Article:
5) Sunglasses are your friend, even if it’s not really sunny.

Sunglasses are another easy, simple way to accessorise any outfit – they can make smart dress look sharper, or add a sense of attitude to casual wear. Just make sure that a) the frames don’t look cheap and plasticky (unless you’re dressed in fun, spunky neon-kitsch, in which case it might just be perfect!), and b) it’s not night-time. I am however a proponent of wearing sunglasses even when it’s overcast, because this can help you avoid the gaze of chuggers, and more importantly, can cover a multitude of sins for those of us who suffer from hay fever and/or puffy eyes. Plus: you can’t rub your eyes with sunglasses on. Practical and stylish – that’s me!

6) Take care of your skin.

This is probably the most important tip I can give you. I’m not really talking about sunburn, although using a good moisturiser can serve as after-sun (I use the plain blue tubs of Nivea for this, as well as my every-morning-and-every-night facial moisturiser; the body butters from the Body Shop also work well for one’s limbs). Rather, I mean that radiating a healthy and happy glow is probably the summeriest thing one can do; beyond clothing and accessories. Especially when summer is the most likely time for skin to be exposed (although this is not my style, I don’t begrudge others the chance to wear shorts and vests about town), you need to keep it nourished and moistened. The sun can dry out the skin, and abrupt changes in our British weather can confuse skin and cause dry patches and rashes to appear. Drink lots of water to stay hydrated, and lots of fruit juice because it’s yummy and rejuvenating; my current addiction is coconut water. Yes, that is the sound of me jumping on the bandwagon, but I genuinely feel healthier and happier after a bottle.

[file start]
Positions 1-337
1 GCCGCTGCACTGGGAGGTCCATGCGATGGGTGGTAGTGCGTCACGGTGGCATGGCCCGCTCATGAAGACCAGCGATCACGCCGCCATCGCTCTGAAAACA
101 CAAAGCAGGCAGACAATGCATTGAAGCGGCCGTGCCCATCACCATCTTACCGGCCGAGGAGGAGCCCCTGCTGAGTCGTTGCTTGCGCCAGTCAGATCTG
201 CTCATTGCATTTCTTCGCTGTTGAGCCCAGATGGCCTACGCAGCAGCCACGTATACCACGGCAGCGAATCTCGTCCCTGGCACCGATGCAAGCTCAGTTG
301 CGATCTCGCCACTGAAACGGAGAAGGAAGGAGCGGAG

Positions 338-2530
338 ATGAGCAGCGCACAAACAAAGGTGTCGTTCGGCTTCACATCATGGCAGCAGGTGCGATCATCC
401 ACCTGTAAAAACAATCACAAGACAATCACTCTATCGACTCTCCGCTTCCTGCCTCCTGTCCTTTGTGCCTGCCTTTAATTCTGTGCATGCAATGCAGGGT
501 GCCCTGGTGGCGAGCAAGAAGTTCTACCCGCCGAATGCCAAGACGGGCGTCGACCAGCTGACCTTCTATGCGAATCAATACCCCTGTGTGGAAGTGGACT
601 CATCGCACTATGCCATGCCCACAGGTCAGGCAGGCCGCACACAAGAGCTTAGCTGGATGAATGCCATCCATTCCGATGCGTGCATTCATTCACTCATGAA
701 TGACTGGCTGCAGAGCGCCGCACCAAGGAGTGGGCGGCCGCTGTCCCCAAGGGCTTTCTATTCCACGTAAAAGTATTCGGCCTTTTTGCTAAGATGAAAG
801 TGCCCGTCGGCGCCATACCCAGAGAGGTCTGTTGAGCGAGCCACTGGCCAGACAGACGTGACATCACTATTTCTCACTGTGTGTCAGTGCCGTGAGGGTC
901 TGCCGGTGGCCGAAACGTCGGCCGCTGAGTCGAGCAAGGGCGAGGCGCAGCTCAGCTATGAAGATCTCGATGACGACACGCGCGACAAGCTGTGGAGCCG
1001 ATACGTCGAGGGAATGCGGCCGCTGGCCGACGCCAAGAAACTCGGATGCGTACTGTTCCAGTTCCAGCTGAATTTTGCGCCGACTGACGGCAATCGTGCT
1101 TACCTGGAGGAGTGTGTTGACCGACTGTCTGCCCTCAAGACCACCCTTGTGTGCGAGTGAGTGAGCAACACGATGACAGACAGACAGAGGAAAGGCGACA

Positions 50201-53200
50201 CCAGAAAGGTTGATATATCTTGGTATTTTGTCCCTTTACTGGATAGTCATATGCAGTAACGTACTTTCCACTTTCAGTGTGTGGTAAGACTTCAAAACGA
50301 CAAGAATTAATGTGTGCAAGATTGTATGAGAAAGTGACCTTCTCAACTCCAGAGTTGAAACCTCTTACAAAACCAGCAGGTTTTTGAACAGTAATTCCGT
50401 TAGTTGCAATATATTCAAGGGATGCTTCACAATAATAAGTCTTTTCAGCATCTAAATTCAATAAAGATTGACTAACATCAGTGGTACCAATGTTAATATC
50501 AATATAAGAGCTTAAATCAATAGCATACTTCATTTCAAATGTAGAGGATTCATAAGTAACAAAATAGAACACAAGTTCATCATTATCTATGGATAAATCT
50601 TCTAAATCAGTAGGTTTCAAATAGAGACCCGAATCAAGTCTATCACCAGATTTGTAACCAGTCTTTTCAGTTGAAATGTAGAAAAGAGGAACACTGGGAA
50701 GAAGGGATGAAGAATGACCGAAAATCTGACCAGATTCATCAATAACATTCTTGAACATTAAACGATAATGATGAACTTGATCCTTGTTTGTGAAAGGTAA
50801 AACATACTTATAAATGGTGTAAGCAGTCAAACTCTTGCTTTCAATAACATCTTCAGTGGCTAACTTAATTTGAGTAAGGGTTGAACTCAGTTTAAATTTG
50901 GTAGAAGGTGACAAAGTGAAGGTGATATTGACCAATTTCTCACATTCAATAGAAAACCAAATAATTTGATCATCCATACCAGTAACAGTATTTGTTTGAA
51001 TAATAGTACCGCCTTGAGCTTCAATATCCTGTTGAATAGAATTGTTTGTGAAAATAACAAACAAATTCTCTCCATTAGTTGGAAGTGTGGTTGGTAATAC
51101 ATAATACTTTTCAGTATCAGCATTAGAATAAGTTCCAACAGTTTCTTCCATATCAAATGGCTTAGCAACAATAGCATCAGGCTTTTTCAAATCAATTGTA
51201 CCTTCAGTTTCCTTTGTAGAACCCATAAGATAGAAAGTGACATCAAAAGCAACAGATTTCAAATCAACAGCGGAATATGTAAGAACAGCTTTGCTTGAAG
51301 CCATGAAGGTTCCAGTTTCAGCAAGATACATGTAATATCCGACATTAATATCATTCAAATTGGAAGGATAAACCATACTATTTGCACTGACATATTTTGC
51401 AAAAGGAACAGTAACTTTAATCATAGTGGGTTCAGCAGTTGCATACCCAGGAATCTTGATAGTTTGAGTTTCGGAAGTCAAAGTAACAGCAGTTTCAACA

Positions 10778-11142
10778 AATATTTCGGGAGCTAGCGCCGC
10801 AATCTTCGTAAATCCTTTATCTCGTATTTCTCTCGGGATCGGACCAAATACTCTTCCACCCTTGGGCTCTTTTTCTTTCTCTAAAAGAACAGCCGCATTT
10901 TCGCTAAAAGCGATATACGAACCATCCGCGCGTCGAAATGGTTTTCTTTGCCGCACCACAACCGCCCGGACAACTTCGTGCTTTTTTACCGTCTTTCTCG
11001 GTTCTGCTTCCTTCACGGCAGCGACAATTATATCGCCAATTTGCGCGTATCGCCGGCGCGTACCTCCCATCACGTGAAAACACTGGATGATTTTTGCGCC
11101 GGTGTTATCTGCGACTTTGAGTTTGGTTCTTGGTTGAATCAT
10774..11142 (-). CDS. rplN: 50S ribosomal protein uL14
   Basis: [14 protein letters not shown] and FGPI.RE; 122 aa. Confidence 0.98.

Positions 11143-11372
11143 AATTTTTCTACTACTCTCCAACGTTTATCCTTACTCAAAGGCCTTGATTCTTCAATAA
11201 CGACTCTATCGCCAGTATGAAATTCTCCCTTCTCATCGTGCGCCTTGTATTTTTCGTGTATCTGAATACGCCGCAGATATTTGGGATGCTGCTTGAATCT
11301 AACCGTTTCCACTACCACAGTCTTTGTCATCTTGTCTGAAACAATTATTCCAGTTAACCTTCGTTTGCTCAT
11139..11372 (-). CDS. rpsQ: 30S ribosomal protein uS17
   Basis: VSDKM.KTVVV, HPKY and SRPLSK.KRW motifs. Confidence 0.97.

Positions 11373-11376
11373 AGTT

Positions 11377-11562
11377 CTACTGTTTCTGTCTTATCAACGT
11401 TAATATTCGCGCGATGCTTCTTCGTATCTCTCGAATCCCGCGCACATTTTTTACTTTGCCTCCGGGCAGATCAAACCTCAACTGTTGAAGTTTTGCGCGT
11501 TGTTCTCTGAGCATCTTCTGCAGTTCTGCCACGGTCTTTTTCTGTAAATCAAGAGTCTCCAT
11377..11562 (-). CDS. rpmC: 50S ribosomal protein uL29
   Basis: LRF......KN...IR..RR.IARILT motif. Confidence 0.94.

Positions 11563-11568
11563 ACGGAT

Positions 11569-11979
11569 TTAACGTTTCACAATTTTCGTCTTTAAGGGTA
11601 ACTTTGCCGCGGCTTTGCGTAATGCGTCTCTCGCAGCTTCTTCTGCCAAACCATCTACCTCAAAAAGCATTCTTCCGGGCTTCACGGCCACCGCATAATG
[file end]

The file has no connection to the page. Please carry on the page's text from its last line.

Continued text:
My point is, do what you like, but enjoy doing what you like.  Summer is a time to be out and about, feeling carefree – having clothing options available therefore eliminates one’s worry if the weather changes or intensifies. How one chooses to express their carefree spirit through fashion is really up to them, but details like sunglasses and jewellery always add a little sparkle and magic. And most of all, we need to be happy and healthy! If we feel it, we’re more likely to show it, and if we show it, we’ll be more confident and alluring – which is the order of the day, whatever the season.


About alan

singer / songwriter / fashionista / aspiring novelist


  1. Pingback: summer kick. « ☆ I am… chase. ★

  2. Chakori Lenka

    This is what i use during summer to hyrdrate my skin – Cheryl’s HydraMoist. HydraMoist is a powerful, quick absorbing, lipid balancing moisturizer that protects the skin’s natural oil-moisture balance to promote healthy and radiant skin. It is an all season moisturizer that gives a light, rich feeling. It softens the skin’s surface, while retaining the same level of moisture intensity for more than 8 hours.